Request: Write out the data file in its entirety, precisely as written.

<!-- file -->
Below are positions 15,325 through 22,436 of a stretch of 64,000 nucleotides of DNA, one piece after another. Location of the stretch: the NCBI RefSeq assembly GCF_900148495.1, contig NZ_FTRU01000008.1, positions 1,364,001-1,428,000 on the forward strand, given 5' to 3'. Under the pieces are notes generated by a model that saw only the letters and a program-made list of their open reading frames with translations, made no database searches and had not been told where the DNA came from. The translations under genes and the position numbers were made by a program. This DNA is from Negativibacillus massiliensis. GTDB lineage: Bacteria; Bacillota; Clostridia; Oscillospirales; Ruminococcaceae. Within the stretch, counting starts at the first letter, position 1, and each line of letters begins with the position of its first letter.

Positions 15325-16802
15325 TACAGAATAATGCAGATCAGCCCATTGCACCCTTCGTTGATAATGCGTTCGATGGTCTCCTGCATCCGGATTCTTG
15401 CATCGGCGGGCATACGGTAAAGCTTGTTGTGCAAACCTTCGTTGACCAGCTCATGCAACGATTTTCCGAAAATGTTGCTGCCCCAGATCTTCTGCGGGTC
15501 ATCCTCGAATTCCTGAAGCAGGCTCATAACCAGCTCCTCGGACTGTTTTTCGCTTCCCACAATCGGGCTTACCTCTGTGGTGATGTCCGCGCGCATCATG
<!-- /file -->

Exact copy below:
Below are positions 15,325 through 22,436 of a stretch of 64,000 nucleotides of DNA, one piece after another. Location of the stretch: the NCBI RefSeq assembly GCF_900148495.1, contig NZ_FTRU01000008.1, positions 1,364,001-1,428,000 on the forward strand, given 5' to 3'. Under the pieces are notes generated by a model that saw only the letters and a program-made list of their open reading frames with translations, made no database searches and had not been told where the DNA came from. The translations under genes and the position numbers were made by a program. This DNA is from Negativibacillus massiliensis. GTDB lineage: Bacteria; Bacillota; Clostridia; Oscillospirales; Ruminococcaceae. Within the stretch, counting starts at the first letter, position 1, and each line of letters begins with the position of its first letter.

Positions 15325-16802
15325 TACAGAATAATGCAGATCAGCCCATTGCACCCTTCGTTGATAATGCGTTCGATGGTCTCCTGCATCCGGATTCTTG
15401 CATCGGCGGGCATACGGTAAAGCTTGTTGTGCAAACCTTCGTTGACCAGCTCATGCAACGATTTTCCGAAAATGTTGCTGCCCCAGATCTTCTGCGGGTC
15501 ATCCTCGAATTCCTGAAGCAGGCTCATAACCAGCTCCTCGGACTGTTTTTCGCTTCCCACAATCGGGCTTACCTCTGTGGTGATGTCCGCGCGCATCATG